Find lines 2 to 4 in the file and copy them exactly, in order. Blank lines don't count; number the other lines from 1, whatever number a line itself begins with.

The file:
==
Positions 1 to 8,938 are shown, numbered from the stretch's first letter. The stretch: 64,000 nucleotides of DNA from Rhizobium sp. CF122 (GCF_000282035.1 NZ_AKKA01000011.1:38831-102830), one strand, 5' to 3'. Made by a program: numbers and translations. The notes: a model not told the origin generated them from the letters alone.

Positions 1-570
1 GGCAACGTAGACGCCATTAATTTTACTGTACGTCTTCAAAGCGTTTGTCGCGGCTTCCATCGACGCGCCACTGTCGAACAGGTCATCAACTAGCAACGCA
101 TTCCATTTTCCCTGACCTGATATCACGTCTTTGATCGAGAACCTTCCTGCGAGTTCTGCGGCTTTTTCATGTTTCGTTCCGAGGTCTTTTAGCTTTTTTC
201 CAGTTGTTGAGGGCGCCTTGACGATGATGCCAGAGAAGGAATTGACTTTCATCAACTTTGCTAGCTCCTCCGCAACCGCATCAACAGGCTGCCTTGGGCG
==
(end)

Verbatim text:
Positions 1-570
1 GGCAACGTAGACGCCATTAATTTTACTGTACGTCTTCAAAGCGTTTGTCGCGGCTTCCATCGACGCGCCACTGTCGAACAGGTCATCAACTAGCAACGCA
101 TTCCATTTTCCCTGACCTGATATCACGTCTTTGATCGAGAACCTTCCTGCGAGTTCTGCGGCTTTTTCATGTTTCGTTCCGAGGTCTTTTAGCTTTTTTC